It is important for your business to file business taxes on a timely and accurate basis. You can see where business taxes can be complicated and time-consuming. There is an almost endless list of forms to fill out and payments to be made. As a business owner, you are responsible. If you have business partners, they share in that responsibility. You must file business taxes properly to profitably manage your business. Tax information must be generated that is reliable and usable.
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The best option for a business owner is to understand their own tax situation. Finding an accountant who is accurate and reliable and who can explain requirements and optional plans of action, is important. The ability of a business owner to ask questions and understand the answer and the consequences of a course of action is important.
One of the greatest challenges in managing a business, especially a young or growing entity, is to make sure that amounts set aside to pay taxes are not used for day to day expenses. Working with your accountant or financial adviser will help you to understand the cash flow of the business and what taxes are due. You will have a clear idea of what records have to be kept along with the schedule of required tax deposits.
Business taxes cannot be avoided or ignored. Businesses can be managed to minimize taxes; however, you cannot simply avoid taxes. To do so is simply to risk your business. The IRS and similar agencies are not to be dismissed lightly. If you do not file on time, you can be subject to interest and penalties for back taxes due. It is also possible that you could lose any refunds due, have a negative impact on social security benefits for yourself, personal income taxes could also be affected if required social security and state and federal income tax deposits have not been made. You could face higher costs of financing or even loss of financing. It is also possible that either the federal or the state revenue services may literally padlock your doors until the question of overdue taxes is resolved.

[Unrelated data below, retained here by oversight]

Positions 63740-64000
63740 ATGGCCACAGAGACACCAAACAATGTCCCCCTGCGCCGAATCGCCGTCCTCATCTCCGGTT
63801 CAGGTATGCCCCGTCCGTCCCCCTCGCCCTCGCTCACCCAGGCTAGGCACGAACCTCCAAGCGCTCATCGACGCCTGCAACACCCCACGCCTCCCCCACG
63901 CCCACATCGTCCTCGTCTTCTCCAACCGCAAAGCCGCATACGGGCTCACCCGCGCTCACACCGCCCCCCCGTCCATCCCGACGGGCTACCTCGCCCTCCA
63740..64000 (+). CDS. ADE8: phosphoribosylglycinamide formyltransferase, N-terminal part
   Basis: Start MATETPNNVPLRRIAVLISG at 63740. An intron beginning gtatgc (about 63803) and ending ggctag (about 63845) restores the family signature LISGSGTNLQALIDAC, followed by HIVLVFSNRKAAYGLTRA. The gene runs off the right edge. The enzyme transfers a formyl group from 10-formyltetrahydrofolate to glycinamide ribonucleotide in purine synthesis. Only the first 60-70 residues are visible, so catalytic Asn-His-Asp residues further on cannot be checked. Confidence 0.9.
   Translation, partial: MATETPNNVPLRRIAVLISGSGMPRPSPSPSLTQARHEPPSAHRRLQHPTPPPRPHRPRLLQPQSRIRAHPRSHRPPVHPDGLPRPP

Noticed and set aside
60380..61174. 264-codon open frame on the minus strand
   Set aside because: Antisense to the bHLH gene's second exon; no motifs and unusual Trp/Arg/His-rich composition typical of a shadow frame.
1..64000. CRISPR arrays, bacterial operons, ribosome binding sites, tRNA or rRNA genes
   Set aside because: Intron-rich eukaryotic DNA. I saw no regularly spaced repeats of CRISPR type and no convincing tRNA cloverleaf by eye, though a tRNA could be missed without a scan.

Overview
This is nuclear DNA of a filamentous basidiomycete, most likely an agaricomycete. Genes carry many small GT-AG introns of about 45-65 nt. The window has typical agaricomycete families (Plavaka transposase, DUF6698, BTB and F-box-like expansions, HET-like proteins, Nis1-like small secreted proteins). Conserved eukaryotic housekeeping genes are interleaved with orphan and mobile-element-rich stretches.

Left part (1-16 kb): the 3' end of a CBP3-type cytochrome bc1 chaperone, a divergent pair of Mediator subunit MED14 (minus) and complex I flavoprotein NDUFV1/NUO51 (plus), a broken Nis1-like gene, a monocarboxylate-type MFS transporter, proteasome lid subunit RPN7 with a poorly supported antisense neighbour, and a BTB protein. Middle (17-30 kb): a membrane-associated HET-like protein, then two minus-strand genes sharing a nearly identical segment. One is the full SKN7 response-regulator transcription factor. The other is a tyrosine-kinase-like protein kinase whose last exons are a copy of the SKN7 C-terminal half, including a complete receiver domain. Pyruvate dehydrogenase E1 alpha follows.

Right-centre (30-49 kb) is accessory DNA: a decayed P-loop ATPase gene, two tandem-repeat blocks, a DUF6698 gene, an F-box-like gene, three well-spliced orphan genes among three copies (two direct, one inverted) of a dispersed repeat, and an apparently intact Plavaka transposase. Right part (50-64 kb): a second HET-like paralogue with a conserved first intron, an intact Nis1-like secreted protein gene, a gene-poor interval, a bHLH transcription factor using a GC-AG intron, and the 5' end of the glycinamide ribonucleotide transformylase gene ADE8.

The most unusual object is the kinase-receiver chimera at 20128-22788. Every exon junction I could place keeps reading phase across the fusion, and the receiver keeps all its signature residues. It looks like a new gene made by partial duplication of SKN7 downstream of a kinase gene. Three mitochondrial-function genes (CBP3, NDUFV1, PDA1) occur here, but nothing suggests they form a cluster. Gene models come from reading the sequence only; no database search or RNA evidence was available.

What if you have an ongoing business with a cash flow that just doesn’t match due dates and deposit requirements? Again, it will benefit you to work with your accountant as soon as there is a question about the ability to file business taxes on or before the deadlines. Depending upon the specifics of the situation and the requirements of the taxing body, your accountant or financial advisor can work with you in working with taxing entities.
Often, it is possible to negotiate an installment agreement that is workable for your business and that satisfies the taxing authority. Another option is a negotiate offer in compromise. or what is referred to as an offer in compromise. An offer in compromise is generally a negotiated payment that covers any outstanding balance for a lesser amount. Having a qualified accountant and financial advisor on hand is generally the best way to handle these requests and negotiations.
For the business owner, it is important to understand what taxes are due, when to file business taxes and how to manage the business cash flow to make sure these obligations are met. The owner should research the tax code or, alternatively, retain a qualified accountant or financial or tax advisor to provide that information.
Business taxes are inevitable. They must be paid. The responsibility of the owner or owners is to understand the process and meet their legal tax obligations.